Hydrogen fuel cell buses are in a race with their battery-electric rivals, and EVs seem to be winning in Europe
While hydrogen fuel cell cars might be a tough sell to private consumers, as Honda recently discovered, there are other types of vehicles such as semi trucks and buses that could be far more suited to this type of fuel. Hyundai is among automakers most bullish on hydrogen at the moment, and it’s not confining its hydrogen fuel cell efforts solely to passenger cars.
In the next few weeks Hyundai will begin real-world testing of its Elec City Fuel Cell bus in Munich, Germany, ahead of a possible commercial roll out of the model in Europe. 108 examples of the bus had already been built in South Korea starting in 2019, so this series of tests will allow two bus operators to evaluate the bus in the Munich area. The automaker handed over the single bus to Busbetrieb Josef Ettenhuber GmbH, and Geldhauser Linien- und Reiseverkehr GmbH & Co. KG at a hydrogen fuel station in Wendling, Irschenberg, Bavaria.
Hyundai’s Elec City Fuel Cell bus has a range of more than 310 miles on a full charge, and features a 180-kW high-capacity hydrogen fuel cell system that uses two 90-kW fuel cells featuring a durable hydrogen diffusion layer paired with an electrolyte membrane. The hydrogen itself is stored in tanks on the roof, which can hold about 75 lbs of fuel—enough for the 310+ miles of range.
“The hydrogen-powered buses being used in various public bus routes in the country have avoided reduced carbon emissions by an estimated 7,700 tons to date compared to internal combustion buses,” Hyundai points out. “On a yearly basis, Elec City Fuel Cell buses that are currently in operation are expected to reduce carbon emissions by the equivalent amount of CO2 sequestered in a year by 1,500 hectares of forest.”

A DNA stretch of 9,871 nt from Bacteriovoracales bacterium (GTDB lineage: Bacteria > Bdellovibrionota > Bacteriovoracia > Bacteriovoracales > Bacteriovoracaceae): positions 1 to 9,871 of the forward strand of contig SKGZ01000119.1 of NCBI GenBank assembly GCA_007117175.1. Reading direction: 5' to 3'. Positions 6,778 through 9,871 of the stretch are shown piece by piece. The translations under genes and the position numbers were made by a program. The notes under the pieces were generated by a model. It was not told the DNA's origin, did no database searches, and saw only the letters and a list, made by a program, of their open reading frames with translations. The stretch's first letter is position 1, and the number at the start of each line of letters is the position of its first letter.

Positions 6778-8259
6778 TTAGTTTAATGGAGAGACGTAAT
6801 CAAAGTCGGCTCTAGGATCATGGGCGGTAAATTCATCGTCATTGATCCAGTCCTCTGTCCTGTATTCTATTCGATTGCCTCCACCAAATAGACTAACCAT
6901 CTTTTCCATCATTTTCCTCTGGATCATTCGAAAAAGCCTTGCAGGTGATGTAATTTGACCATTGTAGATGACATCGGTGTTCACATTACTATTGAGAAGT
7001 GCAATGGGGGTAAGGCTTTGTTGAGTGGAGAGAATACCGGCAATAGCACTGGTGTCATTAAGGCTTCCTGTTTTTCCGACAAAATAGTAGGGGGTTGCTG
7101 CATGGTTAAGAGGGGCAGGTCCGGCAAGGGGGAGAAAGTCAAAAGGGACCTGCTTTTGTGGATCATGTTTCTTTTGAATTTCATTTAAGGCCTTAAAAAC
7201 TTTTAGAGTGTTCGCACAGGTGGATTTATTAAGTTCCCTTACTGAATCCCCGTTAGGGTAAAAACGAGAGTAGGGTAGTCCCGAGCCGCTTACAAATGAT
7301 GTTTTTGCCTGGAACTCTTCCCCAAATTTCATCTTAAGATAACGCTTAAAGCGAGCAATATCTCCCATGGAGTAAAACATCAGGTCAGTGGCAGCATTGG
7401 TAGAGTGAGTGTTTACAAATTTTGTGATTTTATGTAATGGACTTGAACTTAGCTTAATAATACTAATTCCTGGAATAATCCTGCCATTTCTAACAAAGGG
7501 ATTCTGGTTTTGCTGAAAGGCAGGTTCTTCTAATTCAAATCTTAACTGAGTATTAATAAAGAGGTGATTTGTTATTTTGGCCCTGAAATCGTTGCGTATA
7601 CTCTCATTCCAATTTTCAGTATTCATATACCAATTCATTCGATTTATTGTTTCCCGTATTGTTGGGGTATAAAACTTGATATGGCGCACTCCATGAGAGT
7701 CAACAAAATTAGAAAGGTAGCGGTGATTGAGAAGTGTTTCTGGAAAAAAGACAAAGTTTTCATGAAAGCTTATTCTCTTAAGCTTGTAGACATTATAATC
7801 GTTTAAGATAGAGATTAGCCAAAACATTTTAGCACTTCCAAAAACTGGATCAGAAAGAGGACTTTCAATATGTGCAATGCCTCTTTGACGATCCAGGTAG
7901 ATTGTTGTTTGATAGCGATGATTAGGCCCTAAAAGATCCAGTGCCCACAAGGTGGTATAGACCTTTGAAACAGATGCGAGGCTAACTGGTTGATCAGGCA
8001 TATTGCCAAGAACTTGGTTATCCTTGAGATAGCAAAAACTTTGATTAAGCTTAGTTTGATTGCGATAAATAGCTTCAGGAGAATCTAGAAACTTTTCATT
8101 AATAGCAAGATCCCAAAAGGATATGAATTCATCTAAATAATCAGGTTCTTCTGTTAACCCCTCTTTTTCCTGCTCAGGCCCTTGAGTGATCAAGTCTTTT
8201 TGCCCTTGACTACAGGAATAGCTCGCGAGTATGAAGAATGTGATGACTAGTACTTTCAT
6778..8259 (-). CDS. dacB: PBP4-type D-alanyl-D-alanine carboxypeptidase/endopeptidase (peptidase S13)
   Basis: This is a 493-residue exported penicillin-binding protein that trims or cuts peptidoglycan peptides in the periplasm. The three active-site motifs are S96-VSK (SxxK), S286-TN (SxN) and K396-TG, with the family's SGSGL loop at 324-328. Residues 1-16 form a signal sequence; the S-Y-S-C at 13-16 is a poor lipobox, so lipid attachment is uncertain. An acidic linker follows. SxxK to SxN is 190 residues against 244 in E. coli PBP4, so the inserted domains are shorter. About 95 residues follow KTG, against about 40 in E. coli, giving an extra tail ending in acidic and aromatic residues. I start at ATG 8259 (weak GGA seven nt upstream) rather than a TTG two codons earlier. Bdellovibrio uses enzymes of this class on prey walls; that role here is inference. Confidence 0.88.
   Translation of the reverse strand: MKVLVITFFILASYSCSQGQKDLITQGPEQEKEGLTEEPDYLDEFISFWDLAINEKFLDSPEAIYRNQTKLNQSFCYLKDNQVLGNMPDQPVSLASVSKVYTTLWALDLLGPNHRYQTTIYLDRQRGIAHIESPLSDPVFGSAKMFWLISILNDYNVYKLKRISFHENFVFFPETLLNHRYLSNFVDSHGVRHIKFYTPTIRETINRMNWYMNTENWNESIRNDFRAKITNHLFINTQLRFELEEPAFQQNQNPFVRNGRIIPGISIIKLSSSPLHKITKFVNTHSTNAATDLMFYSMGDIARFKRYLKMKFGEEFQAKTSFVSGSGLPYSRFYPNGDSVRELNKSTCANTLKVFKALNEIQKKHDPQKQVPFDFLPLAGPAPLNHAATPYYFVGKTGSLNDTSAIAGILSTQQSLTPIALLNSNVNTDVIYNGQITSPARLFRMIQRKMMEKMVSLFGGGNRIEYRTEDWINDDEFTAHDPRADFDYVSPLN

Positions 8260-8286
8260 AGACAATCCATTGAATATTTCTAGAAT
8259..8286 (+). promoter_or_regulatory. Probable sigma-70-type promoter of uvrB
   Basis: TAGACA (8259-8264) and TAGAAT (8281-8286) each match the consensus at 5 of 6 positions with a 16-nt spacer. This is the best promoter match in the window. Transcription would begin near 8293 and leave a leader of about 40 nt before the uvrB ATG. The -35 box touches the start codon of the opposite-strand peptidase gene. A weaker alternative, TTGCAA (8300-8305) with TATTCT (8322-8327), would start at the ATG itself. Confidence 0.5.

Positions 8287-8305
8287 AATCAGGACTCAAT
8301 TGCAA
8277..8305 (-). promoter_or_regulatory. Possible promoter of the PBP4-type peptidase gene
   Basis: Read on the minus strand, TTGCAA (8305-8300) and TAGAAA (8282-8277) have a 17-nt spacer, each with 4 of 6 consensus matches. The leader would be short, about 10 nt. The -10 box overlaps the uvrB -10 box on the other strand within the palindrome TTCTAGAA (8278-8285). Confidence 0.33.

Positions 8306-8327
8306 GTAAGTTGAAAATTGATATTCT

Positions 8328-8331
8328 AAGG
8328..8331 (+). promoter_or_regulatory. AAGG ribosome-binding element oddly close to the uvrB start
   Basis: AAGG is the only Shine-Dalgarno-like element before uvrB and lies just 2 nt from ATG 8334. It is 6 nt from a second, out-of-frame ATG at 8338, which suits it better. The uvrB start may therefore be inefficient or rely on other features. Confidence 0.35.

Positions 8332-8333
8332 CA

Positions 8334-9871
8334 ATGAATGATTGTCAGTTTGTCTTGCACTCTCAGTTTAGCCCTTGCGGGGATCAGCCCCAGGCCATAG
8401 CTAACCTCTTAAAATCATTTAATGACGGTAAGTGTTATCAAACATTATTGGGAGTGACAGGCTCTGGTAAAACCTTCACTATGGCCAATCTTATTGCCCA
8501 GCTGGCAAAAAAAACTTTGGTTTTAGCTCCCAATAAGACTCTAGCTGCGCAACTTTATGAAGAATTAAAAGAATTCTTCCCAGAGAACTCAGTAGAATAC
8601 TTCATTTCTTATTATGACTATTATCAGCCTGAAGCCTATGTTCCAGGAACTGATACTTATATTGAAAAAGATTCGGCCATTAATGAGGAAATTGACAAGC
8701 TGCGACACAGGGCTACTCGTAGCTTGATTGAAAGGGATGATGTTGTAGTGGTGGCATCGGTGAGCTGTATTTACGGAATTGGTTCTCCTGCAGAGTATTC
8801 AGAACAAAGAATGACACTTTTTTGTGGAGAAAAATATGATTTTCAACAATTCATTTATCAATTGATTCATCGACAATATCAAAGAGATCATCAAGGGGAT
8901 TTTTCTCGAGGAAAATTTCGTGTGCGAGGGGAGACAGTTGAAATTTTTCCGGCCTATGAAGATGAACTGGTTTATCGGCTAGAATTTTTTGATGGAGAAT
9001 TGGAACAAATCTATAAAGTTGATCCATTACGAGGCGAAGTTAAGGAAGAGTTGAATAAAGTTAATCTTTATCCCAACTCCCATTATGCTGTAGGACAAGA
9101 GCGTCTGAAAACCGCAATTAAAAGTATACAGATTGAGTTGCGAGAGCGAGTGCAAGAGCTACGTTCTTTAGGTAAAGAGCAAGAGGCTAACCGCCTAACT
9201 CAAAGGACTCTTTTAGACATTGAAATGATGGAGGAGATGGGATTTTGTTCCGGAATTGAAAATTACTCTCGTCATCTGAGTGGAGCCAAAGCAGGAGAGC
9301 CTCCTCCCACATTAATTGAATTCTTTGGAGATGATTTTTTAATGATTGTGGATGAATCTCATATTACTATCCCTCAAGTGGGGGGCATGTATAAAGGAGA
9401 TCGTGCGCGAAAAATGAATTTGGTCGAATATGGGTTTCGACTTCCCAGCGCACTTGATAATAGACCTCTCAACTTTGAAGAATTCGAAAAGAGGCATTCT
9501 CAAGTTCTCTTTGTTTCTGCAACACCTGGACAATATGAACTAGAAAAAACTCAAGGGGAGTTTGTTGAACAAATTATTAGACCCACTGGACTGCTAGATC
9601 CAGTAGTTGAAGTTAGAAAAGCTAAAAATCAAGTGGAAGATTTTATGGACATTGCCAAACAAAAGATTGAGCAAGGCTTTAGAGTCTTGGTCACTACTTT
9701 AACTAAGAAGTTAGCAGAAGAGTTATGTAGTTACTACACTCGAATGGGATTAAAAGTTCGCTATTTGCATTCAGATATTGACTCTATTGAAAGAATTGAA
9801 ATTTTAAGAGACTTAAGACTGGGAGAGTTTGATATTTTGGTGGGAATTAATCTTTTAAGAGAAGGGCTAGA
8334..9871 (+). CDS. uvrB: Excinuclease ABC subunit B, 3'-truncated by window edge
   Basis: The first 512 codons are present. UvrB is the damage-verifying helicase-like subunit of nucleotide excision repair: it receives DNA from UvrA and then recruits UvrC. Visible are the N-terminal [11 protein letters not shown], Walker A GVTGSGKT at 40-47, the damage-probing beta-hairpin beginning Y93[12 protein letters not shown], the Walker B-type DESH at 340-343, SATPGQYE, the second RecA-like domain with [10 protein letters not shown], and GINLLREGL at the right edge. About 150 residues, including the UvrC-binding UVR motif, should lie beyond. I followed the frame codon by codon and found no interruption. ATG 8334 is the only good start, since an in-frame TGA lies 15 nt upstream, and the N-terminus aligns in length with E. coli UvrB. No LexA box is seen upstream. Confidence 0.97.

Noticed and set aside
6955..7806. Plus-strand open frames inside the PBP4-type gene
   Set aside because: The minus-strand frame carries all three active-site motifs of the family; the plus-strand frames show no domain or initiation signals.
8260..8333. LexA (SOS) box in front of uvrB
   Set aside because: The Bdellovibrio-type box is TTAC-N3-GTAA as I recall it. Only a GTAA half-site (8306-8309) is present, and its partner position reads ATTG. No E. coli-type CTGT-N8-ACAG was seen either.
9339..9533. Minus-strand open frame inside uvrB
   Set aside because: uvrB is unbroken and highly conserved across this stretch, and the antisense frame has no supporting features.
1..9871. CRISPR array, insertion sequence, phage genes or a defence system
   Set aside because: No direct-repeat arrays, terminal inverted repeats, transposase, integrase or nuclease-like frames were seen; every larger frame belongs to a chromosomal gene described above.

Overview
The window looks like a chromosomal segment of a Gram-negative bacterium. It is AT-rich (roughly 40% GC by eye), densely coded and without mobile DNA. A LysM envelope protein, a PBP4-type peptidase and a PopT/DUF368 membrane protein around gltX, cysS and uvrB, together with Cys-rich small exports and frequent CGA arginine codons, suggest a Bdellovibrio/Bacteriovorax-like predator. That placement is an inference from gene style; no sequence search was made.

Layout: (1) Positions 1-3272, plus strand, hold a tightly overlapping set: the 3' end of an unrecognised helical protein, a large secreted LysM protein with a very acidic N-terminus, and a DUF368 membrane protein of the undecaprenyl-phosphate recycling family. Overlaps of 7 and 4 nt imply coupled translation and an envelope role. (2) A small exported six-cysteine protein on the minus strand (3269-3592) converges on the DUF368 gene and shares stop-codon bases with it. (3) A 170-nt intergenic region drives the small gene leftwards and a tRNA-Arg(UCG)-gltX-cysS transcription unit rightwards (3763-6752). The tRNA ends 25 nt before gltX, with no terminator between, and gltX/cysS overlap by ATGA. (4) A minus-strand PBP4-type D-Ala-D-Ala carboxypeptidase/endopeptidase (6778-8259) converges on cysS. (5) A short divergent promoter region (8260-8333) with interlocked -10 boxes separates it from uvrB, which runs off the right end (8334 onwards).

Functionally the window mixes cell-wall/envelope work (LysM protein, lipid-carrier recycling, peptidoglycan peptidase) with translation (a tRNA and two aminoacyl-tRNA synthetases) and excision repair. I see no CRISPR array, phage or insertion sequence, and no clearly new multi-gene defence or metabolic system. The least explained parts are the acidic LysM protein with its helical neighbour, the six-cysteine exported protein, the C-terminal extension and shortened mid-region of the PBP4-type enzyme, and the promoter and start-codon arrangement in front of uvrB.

Hydrogen fuel cell buses are expected to become more commonplace in the coming decade, at least in South Korea, but like in the world of consumer cars they’re bound to face competition from battery-electric buses. In Europe, Moscow has the continent’s largest fleet of battery-electric city buses at the moment, numbering around 600 and operated by MosGorTrans, and hundreds more are on the way through the end of 2021.
The city of Moscow is in the process of replacing all of its buses with battery-electric models. Truckmaker KamAZ produces them, with KamAZ 6282 models using lithium-titanate batteries, which gives them a range of about 43 miles. The upside is that a full recharge only takes between 6 and 12 minutes, because this type of battery composition can accept far faster charging speeds.
One thing the KamAZ has in common with Hyundai’s hydrogen model is that the batteries are located on the roof, to give the bus a lower floor for easy entry. The bus charges by extending a small pantograph from its roof to a charging point positioned overhead, so no one even has to plug it in manually. After a few minutes, the bus is completely recharged.
Battery-electric buses already have a head start on hydrogen fuel cell models in Europe, with London and Paris both possessing fleets of several hundred electric buses each. So the race between battery-electric models and hydrogen models is on once again.
“With our leading fuel cell technology, Hyundai Motor is demonstrating how mass-produced Elec City Fuel Cell buses can help reduce CO2 emissions while providing clean mobility,” said Martin Zeilinger, Executive Vice President and Head of CV Development Tech Unit. “Running these in-service trials will help us further develop our vehicles to meet European customer requirements.”
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